The fire started when pyrotechnics set off by Great White, the rock band playing that night, lit flammable soundproofing foam behind the stage. The flames were first thought to be part of the act; only as the fire reached the ceiling and smoke began to billow did people realize it was uncontrolled. The ensuing stampede in the inferno led to the numerous deaths among the patrons, who numbered somewhat more than 404, the highest of three conflicting official capacity limits.
The pyrotechnics were gerbs, cylindrical devices intended to produce a control spray of sparks. Gerbs are consided appropriate for indoor use before a nearby audience when proper precautions are observed. Due to age and size, the Station was not required to have a sprinkler system and it was not equipped with one.
Investigators focused on the foam material which had been installed behind the stage. The foam was of a kind intended for use in packaging and product display and not for soundproofing buildings, and would not have been treated with fire-retardant materials. Witnesses to the fire have reported that once ignited, flames spread across the foam at approximately one foot per second. Through attorneys, club owners said they did not give permission to the band to use pyrotechnics. Band members have claimed they had permission.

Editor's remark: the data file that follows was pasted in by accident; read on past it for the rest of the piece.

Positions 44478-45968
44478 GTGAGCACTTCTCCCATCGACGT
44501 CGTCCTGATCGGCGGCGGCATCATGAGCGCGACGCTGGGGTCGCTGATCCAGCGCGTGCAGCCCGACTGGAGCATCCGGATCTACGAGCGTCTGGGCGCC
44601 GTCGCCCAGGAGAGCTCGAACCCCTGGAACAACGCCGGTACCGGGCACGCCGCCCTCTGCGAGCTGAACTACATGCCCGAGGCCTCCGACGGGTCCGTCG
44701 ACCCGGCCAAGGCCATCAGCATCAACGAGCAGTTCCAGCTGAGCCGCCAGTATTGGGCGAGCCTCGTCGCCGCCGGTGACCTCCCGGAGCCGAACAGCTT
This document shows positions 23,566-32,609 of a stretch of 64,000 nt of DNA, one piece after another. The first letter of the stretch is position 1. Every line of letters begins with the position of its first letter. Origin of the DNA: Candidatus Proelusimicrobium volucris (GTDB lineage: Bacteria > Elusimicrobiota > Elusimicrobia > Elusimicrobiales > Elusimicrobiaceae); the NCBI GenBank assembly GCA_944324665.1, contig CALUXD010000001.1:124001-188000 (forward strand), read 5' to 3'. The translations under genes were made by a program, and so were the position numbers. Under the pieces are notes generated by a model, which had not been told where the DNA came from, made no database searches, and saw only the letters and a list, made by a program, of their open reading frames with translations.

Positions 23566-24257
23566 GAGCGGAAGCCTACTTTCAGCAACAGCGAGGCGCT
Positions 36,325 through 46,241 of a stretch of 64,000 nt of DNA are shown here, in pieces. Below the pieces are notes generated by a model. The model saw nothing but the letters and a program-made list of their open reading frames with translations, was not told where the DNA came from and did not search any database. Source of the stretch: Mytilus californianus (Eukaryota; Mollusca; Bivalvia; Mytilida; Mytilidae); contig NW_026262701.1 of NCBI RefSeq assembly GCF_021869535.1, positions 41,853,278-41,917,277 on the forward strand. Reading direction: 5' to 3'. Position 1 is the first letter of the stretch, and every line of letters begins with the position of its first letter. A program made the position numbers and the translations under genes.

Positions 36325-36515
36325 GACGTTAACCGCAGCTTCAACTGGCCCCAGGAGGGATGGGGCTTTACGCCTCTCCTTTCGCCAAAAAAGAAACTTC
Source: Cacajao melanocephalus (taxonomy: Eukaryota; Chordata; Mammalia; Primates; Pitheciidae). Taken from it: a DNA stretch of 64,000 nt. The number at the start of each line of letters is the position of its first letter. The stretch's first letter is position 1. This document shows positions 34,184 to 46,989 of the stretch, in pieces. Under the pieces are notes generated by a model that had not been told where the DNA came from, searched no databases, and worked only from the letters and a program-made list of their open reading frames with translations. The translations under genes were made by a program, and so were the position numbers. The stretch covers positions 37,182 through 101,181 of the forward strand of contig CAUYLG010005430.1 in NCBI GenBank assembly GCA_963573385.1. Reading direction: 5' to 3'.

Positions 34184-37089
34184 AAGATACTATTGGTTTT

In the early days after the fire, there has been considerable effort to assign and avoid blame on the part of the band, the nightclub owners, the manufacturers and distributors of the foam material, and the concert promoters.
The beginnings of the fire were caught on videotape by cameraman Brian Butler for WPRI-TV of Providence, for a planned piece on nightclub safety being reported by Jeff Derderian, a WPRI news reporter who is also a part-owner of The Station. The report was inspired by the Chicago nightclub stampede that claimed 21 lives four days earlier.
Recently, Derderian had filed a report on mattress fires in which he described packaging foam as "solid gasoline".
Thousands of mourners attended a memorial service on February 24 to remember those lost in the fire.
On December 9 2003, the two owners of the nightclub, Jeffrey A. and Michael A. Derderian, and Daniel M. Biechele, the band's former road manager, were charged with 200 counts of involuntary manslaughter — two per death. All three pleaded not guilty to the charges.